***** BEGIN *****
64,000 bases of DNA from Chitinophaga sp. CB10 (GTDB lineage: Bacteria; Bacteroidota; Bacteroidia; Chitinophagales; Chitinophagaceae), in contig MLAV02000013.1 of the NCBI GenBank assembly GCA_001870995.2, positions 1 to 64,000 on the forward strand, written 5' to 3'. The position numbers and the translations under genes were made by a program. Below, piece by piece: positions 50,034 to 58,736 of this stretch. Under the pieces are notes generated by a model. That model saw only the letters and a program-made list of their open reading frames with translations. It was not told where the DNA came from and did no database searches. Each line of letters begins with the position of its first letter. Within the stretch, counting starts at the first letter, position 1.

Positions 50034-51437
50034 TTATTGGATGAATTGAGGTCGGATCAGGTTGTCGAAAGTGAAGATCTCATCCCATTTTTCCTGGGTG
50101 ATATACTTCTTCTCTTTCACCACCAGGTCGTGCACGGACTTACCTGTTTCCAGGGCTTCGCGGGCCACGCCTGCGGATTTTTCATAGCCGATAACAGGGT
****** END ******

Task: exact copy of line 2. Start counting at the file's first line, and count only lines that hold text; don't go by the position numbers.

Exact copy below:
Positions 50034-51437